When George died aged 23 on 12 February 1799, the titles passed to his younger brother – Charles’s father – Sir Peter Leopold Louis Francis Nassau Cowper, 5th Earl Cowper.  The 5th Earl was also invested as a Fellow of the Royal Society. Charles’s father, the 5th Earl Cowper, was born on 6 May 1778. Charles’s mother Emily Mary Lamb, Countess Cowper, was a sister of Prime Minister Viscount Melbourne and a daughter of Sir Peniston Lamb, 1st Viscount Melbourne, by his marriage to Elizabeth Milbanke. The 5th Earl and Lady Emily had two daughters and three sons, the youngest of whom was Charles. The 5th Earl died on 21 June 1837 at age 59. Two years later, on 16 December 1839, his widow Emily married, secondly, Henry John Temple, 3rd Viscount Palmerston, with whom she had no further children. She died on 11 September 1869.


Emily, Countess of Shaftesbury


Charles’s eldest sister was Lady Emily Caroline Catherine Frances Cowper. On 10 June 1830, she married Anthony Ashley-Cooper, 7th Earl of Shaftesbury (1801 – 1 Oct 1885), the eminent philanthropist and son of the 6th Earl and Lady Anne Spencer. She died on 15 October 1872. They left issue:
1) · Lady Victoria Ashley, m. (1873) 2nd Baron Templemore, + d. 15 Feb 1927
2) · Anthony Ashley-Cooper, 8th Earl of Shaftesbury+ b. 27 Jun 1831, d. 13 Apr 1886
3) · Rt. Hon. Evelyn Melbourne Ashley, PC, of Classiebawn, County Sligo & Broadlands, Romney, Hamps. He was born on 24 Jul 1836 and, as barrister and MP, rose to become Private Secretary to Lord Palmerston and an influential politician in his own right. By his first marriage (1866) to Sybella Charlotte Farquhar, he had a son, Wilfrid, created Baron Mount Temple of Lee (father of Edwina Mountbatten), and a daughter, Lillian. In June 1891, Evelyn was married secondly to Lady Alice Elizabeth Cole, daughter of William Willoughby Cole, 3rd Earl of Enniskillen and Jane Casamaijor. The Hon. Evelyn died 15 Nov 1907. As Evelyn and his wife Alice were the only members of the family to attend the funeral of Jessie Cowper, one wonders whether they might not have received a share of her lands in the inheritance. Classiebawn in County Sligo later became home to the Mountbattens and was where the family were staying on the day of Lord Mountbatten’s murder in 1979.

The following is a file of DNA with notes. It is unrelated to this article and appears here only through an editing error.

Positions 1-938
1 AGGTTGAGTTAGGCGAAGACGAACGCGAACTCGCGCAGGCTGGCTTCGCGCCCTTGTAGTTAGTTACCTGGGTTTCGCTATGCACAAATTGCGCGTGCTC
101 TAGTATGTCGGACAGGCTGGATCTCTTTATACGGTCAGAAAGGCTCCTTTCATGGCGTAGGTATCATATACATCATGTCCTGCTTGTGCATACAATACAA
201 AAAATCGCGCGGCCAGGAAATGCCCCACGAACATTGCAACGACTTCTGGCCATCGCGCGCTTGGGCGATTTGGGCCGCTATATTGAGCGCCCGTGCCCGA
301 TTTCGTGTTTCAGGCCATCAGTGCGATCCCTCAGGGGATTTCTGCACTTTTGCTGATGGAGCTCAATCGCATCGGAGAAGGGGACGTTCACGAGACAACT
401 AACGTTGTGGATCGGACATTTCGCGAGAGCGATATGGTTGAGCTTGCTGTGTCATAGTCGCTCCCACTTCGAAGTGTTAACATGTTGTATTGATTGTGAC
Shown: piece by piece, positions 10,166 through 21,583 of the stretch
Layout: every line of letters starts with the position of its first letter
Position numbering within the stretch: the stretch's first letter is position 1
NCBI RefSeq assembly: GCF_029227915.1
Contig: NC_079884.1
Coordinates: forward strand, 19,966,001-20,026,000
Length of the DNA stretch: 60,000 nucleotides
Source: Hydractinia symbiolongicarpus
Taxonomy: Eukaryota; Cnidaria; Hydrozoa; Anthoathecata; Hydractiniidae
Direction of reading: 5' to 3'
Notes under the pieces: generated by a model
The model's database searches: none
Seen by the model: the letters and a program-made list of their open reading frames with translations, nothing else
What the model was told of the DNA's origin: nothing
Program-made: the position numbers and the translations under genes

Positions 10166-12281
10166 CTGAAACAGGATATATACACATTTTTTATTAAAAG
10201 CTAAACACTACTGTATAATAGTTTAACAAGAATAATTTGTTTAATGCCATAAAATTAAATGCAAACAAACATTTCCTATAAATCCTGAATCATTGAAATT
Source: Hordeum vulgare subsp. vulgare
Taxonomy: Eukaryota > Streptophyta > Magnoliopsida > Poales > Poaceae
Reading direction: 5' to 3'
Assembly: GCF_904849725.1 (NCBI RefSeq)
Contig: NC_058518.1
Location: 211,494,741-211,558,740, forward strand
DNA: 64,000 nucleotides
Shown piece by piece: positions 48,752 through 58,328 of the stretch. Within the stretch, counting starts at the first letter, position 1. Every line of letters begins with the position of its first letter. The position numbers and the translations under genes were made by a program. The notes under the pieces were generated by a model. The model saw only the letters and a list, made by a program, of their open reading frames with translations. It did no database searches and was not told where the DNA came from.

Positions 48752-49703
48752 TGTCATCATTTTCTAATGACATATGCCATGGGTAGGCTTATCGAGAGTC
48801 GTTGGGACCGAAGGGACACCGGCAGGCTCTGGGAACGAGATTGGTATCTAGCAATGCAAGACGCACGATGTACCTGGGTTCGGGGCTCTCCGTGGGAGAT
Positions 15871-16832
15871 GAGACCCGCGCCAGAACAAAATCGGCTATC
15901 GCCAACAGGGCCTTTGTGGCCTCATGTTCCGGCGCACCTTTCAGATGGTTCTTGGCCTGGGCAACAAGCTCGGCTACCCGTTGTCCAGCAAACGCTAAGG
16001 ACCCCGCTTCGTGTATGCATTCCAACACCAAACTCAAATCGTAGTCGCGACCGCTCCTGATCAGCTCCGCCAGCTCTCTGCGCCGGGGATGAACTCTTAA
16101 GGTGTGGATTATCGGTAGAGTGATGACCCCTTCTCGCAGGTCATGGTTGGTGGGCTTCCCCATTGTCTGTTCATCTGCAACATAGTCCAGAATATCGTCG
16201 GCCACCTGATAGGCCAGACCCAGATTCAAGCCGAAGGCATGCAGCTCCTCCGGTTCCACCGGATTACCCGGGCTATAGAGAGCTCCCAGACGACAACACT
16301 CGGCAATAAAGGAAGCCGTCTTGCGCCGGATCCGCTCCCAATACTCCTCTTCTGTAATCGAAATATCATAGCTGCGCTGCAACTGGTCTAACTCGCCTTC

Frances, Lady Jocelyn

Charles’s second sister was Lady Frances Elizabeth Cowper. On 9th April 1841, she married Robert Jocelyn, Viscount Jocelyn (1816 – 1854), son of Sir Robert Jocelyn, 3rd Earl of Roden and Hon. Maria Frances Catherine Stapleton. She died on 26 March 1880, having had the misfortune of burying her husband and all three of her children beforehand.

Lady Frances’s eldest child, Lady Edith Elizabeth Henrietta Jocelyn married the Earl of Arran and had four children but died in Basle, Switzerland, aged 26 on 3 October 1871.

Lady Frances’s youngest child, Frederick Spencer Jocelyn died aged 19 just five weeks later. Lady Frances’s middle child Robert succeeded his grandfather as 4th Earl of Roden but died unmarried aged 33 on 9th January 1880; Lady Jocelyn died 10 weeks later.

George, 6th Earl Cowper

Charles’s oldest brother, Sir George Augustus Frederick Cowper, was born on 26 June 1806. On 7 October 1833, he married Anne Florence de Grey, Baroness Lucas, daughter of Sir Thomas Philip Robinson, 2nd Earl de Grey and Lady Henrietta Frances Cole. Four years later, the summer solstice of 21st June 1837 brought about the death of his father and George succeeded as 6th Earl Cowper. He died on 15 April 1856 at age 49. His widow, Anne, Countess Cowper, survived him by 24 years and died on 25 July 1880.